Americatown: Where National Monuments Go to Mingle

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Americatown
Directed by Kenneth Price
January 7 through 13
ReRun Gastropub Theater

A G-rated indie goof set in a mythically perfect American burg that’s actually made up, location-wise, of landmarks from San Francisco to New York, this ensemble piece begins moving when a Pleasantville-style imbalance (after a population dip from 1,000 to 999, and a spilled cup of coffee) precipitates a rescue mission of sorts by the town’s hapless bureaucrats. But the vibe rarely expands beyond dozy Comedy Central skits sprinkled with ironic cliches rather than jokes, 99 percent earnest slo-mo quirk and 1 percent funky non sequitur (the characters sport brand names, like Plymouth Ray-Ban), most of it explained rather than performed. With much of the budget spent on travel and greenscreening (Mount Rushmore, the Hollywood hills, Times Square, the Golden Gate Bridge), the filmmakers’ families crowd the credits, and there is a shruggable, huggable amiability offsetting the self-consciousness. The nonstop flag-waving notwithstanding, overt social commentary is oddly avoided. Feel free to scan the film as a kind of cellar-theater satire on Celebration, Florida, which has more severely critiqued itself with its recent real-life murder and suicide.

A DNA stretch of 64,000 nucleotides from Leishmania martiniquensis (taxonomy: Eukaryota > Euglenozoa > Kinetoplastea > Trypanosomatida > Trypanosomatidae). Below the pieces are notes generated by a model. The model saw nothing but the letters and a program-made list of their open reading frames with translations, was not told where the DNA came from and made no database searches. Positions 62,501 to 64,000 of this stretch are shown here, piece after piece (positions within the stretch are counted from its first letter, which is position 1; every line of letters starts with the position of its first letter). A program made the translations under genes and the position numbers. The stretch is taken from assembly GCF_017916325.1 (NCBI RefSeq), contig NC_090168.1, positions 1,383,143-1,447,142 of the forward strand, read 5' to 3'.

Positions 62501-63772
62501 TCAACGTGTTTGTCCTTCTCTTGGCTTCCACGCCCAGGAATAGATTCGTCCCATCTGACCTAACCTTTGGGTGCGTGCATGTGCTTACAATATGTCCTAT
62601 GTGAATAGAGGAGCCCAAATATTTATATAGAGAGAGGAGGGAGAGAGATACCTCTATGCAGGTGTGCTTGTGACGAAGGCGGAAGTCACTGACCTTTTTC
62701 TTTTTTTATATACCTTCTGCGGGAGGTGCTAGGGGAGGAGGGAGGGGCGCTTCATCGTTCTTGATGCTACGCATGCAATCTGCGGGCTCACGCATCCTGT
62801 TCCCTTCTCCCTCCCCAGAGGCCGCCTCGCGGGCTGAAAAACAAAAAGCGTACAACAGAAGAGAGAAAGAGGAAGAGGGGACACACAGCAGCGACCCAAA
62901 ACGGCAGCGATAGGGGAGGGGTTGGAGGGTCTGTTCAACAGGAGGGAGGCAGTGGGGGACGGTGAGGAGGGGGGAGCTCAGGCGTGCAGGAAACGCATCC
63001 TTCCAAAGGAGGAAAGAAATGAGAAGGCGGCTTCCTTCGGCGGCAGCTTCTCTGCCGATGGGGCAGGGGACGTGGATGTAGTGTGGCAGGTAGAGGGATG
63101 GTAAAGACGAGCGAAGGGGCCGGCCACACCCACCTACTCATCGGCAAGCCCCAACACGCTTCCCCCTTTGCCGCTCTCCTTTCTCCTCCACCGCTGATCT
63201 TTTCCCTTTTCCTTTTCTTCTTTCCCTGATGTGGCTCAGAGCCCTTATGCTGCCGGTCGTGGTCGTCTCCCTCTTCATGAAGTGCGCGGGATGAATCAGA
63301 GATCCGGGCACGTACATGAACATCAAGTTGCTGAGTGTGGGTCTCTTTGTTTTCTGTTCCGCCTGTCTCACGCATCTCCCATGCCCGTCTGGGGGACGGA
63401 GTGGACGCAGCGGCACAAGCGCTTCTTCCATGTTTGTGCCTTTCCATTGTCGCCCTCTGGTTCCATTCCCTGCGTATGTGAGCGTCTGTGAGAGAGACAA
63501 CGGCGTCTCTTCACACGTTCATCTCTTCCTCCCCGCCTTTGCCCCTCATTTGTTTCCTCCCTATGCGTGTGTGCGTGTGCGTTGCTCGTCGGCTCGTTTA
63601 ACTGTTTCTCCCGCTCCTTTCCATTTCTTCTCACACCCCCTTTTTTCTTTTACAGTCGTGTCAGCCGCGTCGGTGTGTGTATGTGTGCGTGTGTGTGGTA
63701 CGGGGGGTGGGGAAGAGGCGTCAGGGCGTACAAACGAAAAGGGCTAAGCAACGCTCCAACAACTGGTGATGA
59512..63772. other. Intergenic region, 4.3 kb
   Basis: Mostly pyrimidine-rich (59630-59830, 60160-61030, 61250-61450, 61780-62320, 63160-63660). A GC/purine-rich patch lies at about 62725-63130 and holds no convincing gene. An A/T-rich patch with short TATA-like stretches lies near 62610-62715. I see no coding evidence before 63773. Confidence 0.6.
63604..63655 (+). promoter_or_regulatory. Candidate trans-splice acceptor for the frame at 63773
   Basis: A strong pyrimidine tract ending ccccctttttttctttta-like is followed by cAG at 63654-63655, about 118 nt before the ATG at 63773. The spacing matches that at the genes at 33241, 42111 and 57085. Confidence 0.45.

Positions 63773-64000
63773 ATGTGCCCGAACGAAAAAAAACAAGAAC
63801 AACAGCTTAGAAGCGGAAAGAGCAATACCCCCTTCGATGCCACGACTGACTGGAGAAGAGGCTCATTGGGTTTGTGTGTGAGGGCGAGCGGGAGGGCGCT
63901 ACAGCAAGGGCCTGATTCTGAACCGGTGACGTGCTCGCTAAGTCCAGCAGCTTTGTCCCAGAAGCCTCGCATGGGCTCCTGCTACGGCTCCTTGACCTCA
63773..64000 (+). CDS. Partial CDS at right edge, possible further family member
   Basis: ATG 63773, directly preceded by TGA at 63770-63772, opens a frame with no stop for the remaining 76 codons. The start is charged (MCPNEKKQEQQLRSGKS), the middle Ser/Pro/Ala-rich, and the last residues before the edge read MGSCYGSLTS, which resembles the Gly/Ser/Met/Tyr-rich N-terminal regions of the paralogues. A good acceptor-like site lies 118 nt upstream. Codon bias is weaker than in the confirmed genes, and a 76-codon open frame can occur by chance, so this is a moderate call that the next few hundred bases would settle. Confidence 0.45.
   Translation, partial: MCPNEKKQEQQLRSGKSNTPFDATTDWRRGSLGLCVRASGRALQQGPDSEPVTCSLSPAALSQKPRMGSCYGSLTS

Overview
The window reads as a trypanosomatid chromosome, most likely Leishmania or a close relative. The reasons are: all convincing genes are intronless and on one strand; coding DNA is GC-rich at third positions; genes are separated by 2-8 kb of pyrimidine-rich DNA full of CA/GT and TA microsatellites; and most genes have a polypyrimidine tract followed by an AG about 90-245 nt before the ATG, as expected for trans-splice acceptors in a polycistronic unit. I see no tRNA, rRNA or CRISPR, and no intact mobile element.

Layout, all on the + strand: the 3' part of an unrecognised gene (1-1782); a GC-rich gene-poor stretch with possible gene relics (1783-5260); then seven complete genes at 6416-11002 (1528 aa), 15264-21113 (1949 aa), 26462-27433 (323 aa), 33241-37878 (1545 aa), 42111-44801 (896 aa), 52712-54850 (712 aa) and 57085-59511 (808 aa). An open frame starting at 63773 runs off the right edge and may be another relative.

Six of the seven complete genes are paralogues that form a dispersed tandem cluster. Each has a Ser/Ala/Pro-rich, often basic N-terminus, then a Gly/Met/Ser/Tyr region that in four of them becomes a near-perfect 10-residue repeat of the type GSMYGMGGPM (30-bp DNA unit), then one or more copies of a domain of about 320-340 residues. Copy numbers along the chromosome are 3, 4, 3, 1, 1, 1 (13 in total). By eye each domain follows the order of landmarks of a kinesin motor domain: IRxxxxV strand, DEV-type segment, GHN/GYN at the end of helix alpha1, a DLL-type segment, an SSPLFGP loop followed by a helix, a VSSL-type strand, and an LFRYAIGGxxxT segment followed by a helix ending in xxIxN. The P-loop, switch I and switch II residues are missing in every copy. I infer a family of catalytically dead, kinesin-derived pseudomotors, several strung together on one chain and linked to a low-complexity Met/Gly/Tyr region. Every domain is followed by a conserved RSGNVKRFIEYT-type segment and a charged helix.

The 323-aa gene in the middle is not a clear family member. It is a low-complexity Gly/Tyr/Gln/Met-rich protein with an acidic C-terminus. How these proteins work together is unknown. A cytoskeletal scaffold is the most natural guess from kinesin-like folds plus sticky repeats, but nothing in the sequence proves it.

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1 comments
Kevin B.
Kevin B.

Actually, there is no green-screen in the movie. The Superkiiids! traveled the country, and all the landmarks are the real deal.

 

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